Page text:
Sarcoma and Cutaneous Tumors

SS 20 - Sarcoma and Cutaneous Tumors

155 - Multi-institutional Analysis of Stereotactic Body Radiation Therapy for Sarcoma Pulmonary Metastases: High Rates of Local Control With Favorable Toxicity

Tuesday, October 23
8:15 AM - 8:25 AM
Location: Room 007 A/B

Multi-institutional Analysis of Stereotactic Body Radiation Therapy for Sarcoma Pulmonary Metastases: High Rates of Local Control With Favorable Toxicity
B. C. Baumann1, K. D. Bernstein2, W. P. Levin3, T. F. DeLaney2, J. D. Kolker3, E. Choy4, K. Weber5, A. Muniappan6, A. T. Berman3, A. Staddon7, L. Hartner7, B. A. Van Tine8, S. M. Hahn9, E. J. Glatstein3, C. B. Simone II10, S. Nagda3, and Y. L. E. Chen2; 1Department of Radiation Oncology, Washington University School of Medicine, St. Louis, MO, 2Department of Radiation Oncology, Massachusetts General Hospital, Boston, MA, 3University of Pennsylvania, Department of Radiation Oncology, Philadelphia, PA, 4Massachusetts General Hospital, Department of Medical Oncology, Boston, MA, 5University of Pennsylvania, Department of Orthopedic Oncology, Philadelphia, PA, 6Massachusetts General Hospital, Department of Thoracic Surgery, Boston, MA, 7University of Pennsylvania, Department of Medical Oncology, Philadelphia, PA, 8Washington University School of Medicine, Department of Medical Oncology, Saint Louis, MO, 9The University of Texas MD Anderson Cancer Center, Houston, TX, 10University of Maryland, Department of Radiation Oncology, Baltimore, MD

Purpose/Objective(s): Oligometastatic pulmonary metastases from sarcoma have traditionally been treated with resection and/or systemic therapy. We hypothesize that stereotactic body radiotherapy (SBRT) can be an alternative treatment to surgery that can achieve high rates of local control with limited toxicity.

Materials/Methods: All consecutive patients treated with SBRT for pulmonary sarcoma metastasis from 2011-2016 at two high-volume academic sarcoma centers were analyzed. Patients underwent CT or PET/CT scans q3 months after SBRT. Local failure (LF) was defined as >20% increase in longest tumor diameter. Toxicities were scored using CTCAE v4.0.

Results: 44 patients with 56 separate lung metastases were treated with SBRT. Median age was 59 (range 19 – 82) and median pre-SBRT ECOG status was 1 (range 0-2). The most common histologies were leiomyosarcoma (30%), pleomorphic sarcoma (18%), synovial sarcoma (9%), and fibrosarcoma (9%). Most patients (82%) had received prior chemotherapy, 66% had prior pulmonary resections (range 1-5 resections), and 32% had received prior thoracic radiotherapy. Median lesion size was 2.0 cm (range 0.5-8.1 cm). SBRT was most commonly delivered to 50 Gy in 4 or 5 fractions (80%). Median follow-up was 16 months for all patients and 21 months for patients alive at last follow-up. Overall survival at 12 and 24 months was 74% (95%CI 67-81%) and 46% (95%CI 39-55%). Local control at 12 and 24 months was 96% (95%CI 93-98%) and 90% (95%CI 84-96%), respectively There were 3 LFs. Two lesions (1.6 and 2.0 cm) failed at 5 months, and one lesion (3.9 cm) recurred 21 months after SBRT. Two of the 3 patients with LF received SBRT as salvage after failing metastatectomy at the same site. In the entire cohort, local control and OS did not differ based on age, gender, histology, fractionation regimen, lesion location, or size (all p>0.05). Three patients developed grade 2 chest wall toxicities; one patient had grade 2 pneumonitis. No other acute or late grade ≥2 toxicities were observed.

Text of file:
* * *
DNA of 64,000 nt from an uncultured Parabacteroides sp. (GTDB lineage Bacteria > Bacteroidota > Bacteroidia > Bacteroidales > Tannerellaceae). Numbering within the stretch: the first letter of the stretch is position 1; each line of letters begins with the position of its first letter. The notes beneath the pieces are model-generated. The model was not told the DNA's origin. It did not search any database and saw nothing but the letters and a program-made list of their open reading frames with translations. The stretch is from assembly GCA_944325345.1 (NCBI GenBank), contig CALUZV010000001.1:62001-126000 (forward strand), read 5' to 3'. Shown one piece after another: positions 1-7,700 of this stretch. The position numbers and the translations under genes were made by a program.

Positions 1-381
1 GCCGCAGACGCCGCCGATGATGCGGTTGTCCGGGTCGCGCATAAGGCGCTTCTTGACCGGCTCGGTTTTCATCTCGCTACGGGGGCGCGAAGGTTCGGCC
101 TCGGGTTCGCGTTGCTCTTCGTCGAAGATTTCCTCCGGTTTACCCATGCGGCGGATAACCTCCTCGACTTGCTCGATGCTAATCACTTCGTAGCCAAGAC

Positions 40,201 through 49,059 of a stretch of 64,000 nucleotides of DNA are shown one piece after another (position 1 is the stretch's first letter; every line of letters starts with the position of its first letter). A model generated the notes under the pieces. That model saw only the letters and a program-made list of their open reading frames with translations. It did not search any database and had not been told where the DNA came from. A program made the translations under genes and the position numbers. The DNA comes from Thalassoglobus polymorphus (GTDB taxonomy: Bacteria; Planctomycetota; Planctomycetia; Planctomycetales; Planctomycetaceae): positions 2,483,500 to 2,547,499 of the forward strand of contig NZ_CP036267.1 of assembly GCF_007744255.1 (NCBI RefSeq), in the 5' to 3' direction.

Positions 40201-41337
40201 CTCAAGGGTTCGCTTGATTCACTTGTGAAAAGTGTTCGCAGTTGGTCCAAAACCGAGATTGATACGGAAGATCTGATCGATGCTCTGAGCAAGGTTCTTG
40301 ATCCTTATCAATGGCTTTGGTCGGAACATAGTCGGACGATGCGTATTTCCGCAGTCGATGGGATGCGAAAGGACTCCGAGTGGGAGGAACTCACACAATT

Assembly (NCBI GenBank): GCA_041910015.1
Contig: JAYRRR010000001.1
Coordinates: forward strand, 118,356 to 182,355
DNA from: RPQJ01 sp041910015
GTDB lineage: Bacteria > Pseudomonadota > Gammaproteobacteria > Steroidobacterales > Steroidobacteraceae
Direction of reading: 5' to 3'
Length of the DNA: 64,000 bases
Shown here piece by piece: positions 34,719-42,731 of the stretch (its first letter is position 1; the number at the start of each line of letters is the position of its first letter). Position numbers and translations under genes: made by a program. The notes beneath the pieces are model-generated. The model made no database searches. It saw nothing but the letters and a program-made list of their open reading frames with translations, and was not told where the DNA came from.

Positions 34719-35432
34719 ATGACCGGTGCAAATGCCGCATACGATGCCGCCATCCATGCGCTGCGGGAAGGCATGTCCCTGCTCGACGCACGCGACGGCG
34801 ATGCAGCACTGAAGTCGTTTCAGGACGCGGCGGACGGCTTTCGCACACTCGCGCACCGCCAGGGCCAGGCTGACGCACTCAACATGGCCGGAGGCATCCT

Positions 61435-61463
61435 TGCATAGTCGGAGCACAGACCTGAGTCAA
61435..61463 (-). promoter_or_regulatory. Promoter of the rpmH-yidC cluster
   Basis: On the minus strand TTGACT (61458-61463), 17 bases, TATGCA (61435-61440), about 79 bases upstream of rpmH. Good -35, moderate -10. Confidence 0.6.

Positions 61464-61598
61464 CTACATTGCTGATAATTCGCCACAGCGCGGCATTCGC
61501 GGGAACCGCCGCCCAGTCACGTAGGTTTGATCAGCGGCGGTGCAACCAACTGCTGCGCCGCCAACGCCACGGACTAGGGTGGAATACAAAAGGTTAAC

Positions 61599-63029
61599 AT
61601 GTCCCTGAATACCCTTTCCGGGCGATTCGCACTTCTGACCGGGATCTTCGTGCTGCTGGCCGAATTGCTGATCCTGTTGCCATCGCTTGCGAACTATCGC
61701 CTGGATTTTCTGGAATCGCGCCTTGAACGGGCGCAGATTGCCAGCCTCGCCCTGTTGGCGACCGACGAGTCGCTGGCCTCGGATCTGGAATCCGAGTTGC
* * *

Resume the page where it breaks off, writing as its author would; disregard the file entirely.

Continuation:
Conclusion: To our knowledge, this is the first multi-institutional series reporting on SBRT for pulmonary sarcoma metastases and demonstrates that SBRT is well-tolerated with excellent local control. SBRT should be considered in these patients as an alternative to surgical resection. Prospective trials of SBRT vs. surgery are warranted.

Author Disclosure: B.C. Baumann: None. K.D. Bernstein: None. W.P. Levin: None. J.D. Kolker: None. E. Choy: None. K. Weber: None. B.A. Van Tine: None. S.M. Hahn: Honoraria; AACR, Academic Institutions, UCSF Radiation Oncology External Advisory Board, UCSF Cancer Center External Advisory Board. Travel Expenses; AACR, Academic Institutions, UCSF Radiation Oncology External Advisory Board, UCSF Cancer Center External Advisory Board. Partnership; Liquid Biotech. Royalty; NIH/Mitos Inc. Patent/License Fees/Copyright; Liquid Biotech. VC Educational Council; ASTRO Board of Directors. C.B. Simone: Employee; Nemours/Alfred I. duPont Hospital for Children. Chair, Executive Council; Chair, Lung Committee; Proton Collaborative Group (PCG). Editor-in-Chief; Annals of Palliative Medicine. Chair, Lung Resource Panel; American Society for Radiation Oncology. Y.E. Chen: Employee; Beth Israel Deaconess Medical Center.

Brian Baumann, MD

Washington University in Saint Louis

Disclosure:
Employment
University of Pennsylvania Health System: resident physician: Employee

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